Look to the east of mighty Orion and you’ll see the constellation Monoceros, the Unicorn. While its stars are faint, Monoceros holds a small treasure chest of superb deep-sky sights for backyard stargazers. Perhaps the most striking is the Rosette Nebula, an achingly beautiful blossom of glowing gas and dust where new stars are forming. The Rosette is an immense nebula, some three times larger than the Orion Nebula and three times farther away. As you see in the image above by Terry Hancock, the nebula overlaps the star cluster NGC 2244 which has formed within the nebula and blown a bubble to give us a look inside. While hard to see the Rosette visually, even in large telescopes, the nebula is an excellent photographic target and the cluster is a superb sight [Read more…] about The Rosette NebulaShare This:
Recent Astronomy Articles at Cosmic Pursuits
I write this in late October. Every night, the sky is four minutes more wintry than it was the night before. For now, the sky is still dominated by the constellations most associated with Autumn, even as the Summer Triangle slides past the meridian and the Pleiades rise in the east.
The constellations of northern autumn, Pegasus and Andromeda, linger well into the winter months and offer many deep sky wonders for observers equipped with a good telescope. One recent autumn evening, as the Pleiades rose in the east, I set about looking for a handful of these sights in my 8-inch Edge HD Schmidt-Cassegrain telescope [Read more…] about Faint Fuzzies in and Around Pegasus and AndromedaShare This:
Let’s follow last week’s sky tour with a pair of objects where low power is so essential that without it, you might miss them entirely. The first is the open cluster IC 4665, which lies a degree or two north of the star Beta Ophiuchi (Cebalrai). The cluster was “discovered” by astronomer after astronomer, but it didn’t make enough of an impression on anyone to stick around in the astronomical consciousness until it was finally added to the Index Catalog in 1908. In my little telescope at 18x I see a very scattered group of twenty or so easily seen stars spreading across a degree or more of sky. Try as I might, I could not imagine a compelling picture in this random assortment of star dots. Surrounding the most nearly crowded part of the cluster are a few more isolated pairs and individual stars that give the impression of being cluster members. This might be a better object for binoculars than for any telescope. [Read more…] about A Low-Power Romp in the Late-Summer SkyShare This:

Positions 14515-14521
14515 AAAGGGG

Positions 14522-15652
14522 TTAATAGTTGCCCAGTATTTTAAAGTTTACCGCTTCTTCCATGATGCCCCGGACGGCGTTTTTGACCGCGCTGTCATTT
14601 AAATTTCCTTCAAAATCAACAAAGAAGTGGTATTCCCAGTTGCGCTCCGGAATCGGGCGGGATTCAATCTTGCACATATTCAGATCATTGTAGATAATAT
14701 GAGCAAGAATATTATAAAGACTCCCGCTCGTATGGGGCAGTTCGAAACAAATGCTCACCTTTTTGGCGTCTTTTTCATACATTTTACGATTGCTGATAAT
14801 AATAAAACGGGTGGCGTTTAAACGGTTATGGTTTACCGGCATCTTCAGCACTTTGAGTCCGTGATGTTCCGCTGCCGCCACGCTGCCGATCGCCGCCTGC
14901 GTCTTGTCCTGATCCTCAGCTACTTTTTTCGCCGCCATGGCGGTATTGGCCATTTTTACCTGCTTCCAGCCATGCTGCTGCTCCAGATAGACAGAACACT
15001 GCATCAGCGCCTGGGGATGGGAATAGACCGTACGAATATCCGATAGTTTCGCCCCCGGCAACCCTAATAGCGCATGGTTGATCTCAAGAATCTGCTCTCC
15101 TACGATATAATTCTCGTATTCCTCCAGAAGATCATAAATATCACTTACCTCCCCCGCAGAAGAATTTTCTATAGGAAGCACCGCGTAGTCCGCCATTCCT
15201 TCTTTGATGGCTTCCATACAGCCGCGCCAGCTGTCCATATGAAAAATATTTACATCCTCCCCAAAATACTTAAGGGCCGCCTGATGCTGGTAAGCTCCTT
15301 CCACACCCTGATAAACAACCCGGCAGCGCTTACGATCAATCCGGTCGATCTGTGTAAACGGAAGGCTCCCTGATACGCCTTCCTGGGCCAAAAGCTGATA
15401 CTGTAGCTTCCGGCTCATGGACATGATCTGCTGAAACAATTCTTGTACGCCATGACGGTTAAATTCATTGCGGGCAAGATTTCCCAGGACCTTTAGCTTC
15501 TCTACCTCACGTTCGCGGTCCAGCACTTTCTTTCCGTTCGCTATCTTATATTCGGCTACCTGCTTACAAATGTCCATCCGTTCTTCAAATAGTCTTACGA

The Rosetta spacecraft made its final maneuver around the Comet Churyumov-Gerasimenko (67p) in 2016 and made a controlled hard landing. Rosetta had accompanied the comet for more than 2 years, measured valuable scientific data, brought a lander on to the comet’s surface and took vast numbers of pictures.
In 2017 the European Space Agency released over 400,000 images from the Rosetta mission. Based on these images, motion designer Christian Stangl and composer Wolfgang Stangl worked together to create this short (but quite astonishing) film.
The sequences are digitally enhanced real-footage from the probe.
Watch the beauty of an active alien body, far out in the dephts of our solar system.Share This: